Aon isn’t the only company that provides AI-powered applicant screening software to firms. The industry for automated applicant tracking systems has been around for over a decade, and includes other players such as human resource consulting firms Towers Watson & Co. and Mercer Human Resource Consulting LLC. But the ACLU, by analyzing publicly available technical documentation about Aon’s systems and other materials, was able to zero in on what it said were bias problems embedded in Aon’s software.

The ACLU said the filing is part of its broader push to take on discrimination issues from AI hiring software and other automated technologies. “It’s a core priority,” said Olga Akselrod, a senior staff attorney in the racial justice program at the ACLU, in an interview. “The ACLU and other civil rights groups are carefully watching this space and are prepared to take action.”

A months-long investigation

The ACLU said that Aon first came to its attention when the group agreed to represent an autistic, biracial job seeker who encountered some of Aon’s assessment services during an application process. The ACLU began an investigation into the company’s practices around September.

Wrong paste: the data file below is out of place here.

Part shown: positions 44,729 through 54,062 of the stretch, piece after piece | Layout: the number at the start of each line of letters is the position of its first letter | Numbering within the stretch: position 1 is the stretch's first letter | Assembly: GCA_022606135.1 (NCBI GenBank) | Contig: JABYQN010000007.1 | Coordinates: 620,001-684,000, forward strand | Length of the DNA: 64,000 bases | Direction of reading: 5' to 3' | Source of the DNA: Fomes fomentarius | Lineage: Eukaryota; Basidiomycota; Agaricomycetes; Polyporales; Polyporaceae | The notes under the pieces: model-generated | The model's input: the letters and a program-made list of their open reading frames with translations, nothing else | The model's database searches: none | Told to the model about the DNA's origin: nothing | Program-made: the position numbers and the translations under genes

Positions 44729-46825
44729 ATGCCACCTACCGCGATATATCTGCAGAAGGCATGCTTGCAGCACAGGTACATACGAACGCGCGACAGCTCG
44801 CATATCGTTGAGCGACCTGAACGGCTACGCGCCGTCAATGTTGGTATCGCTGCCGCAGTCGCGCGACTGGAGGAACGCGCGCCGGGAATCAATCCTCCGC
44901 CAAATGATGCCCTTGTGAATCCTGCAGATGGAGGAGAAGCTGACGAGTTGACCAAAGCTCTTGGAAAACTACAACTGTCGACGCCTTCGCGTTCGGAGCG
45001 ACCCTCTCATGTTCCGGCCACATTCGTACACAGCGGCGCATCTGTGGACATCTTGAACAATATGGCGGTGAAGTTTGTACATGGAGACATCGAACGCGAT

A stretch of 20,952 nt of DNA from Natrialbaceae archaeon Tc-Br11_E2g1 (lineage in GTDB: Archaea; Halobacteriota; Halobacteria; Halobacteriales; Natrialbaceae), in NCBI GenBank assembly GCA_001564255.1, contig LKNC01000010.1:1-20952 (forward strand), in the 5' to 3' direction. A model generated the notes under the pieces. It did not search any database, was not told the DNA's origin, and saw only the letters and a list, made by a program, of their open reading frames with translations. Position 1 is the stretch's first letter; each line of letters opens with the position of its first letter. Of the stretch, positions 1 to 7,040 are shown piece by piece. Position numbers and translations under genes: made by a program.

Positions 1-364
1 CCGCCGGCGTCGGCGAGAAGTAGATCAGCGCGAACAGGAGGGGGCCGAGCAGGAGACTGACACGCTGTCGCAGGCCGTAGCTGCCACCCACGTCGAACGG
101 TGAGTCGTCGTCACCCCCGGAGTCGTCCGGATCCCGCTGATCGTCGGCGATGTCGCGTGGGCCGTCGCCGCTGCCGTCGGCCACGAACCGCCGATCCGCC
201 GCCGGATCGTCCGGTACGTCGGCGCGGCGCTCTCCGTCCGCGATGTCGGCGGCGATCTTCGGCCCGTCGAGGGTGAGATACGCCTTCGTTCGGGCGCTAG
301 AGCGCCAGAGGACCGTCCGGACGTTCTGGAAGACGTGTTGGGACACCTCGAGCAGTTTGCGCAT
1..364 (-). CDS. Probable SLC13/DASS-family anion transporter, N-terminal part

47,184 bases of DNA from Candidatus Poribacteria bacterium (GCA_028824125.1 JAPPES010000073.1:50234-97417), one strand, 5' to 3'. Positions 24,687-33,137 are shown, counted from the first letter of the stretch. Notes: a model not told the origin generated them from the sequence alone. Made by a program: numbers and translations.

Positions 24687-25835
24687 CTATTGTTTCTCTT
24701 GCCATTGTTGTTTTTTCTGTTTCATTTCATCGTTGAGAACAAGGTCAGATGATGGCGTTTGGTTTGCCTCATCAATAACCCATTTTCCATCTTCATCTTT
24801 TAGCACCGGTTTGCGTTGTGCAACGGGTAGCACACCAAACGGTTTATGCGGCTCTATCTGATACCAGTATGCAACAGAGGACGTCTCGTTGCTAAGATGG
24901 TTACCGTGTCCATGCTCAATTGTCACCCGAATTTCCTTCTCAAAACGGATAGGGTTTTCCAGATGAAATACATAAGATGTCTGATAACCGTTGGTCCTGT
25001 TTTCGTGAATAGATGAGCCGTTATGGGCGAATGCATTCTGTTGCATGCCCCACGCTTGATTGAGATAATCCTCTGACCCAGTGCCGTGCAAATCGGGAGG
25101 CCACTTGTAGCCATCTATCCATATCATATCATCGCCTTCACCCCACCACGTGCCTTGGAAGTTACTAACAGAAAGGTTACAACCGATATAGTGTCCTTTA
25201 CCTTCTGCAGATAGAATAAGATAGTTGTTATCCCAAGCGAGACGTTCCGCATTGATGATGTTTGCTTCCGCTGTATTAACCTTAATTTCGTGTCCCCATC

In one example, the ACLU said it found part of Aon’s ADEPT-15 personality test asked candidates to choose between two statements about their personality they most agree with, on a spectrum. Some of the statements in the test have significant overlap with statements in screening tools commonly used by clinicians to aid in the identification of autistic traits and to support a diagnosis, the ACLU said. (Aon pushed back on this characterization.)

“You can’t discount the impact of being asked these questions that are so closely related to a disability you have and just feeling like the employer and the vendor are targeting you,” said Brian Dimmick, a senior staff attorney in the ACLU’s disability rights program. “That reinforces a lot of the discrimination that people with autism and other mental health disabilities already face every day.”

In another example, the ACLU found that documentation for gridChallenge, Aon’s gamified cognitive assessment tool, showed applicants who were Asian, Black, Hispanic or Latino, or of two or more ethnicities, all scored lower than White assessment-takers on average. The largest disparity in average scores was between White and Black applicants who took the assessment, the ACLU said.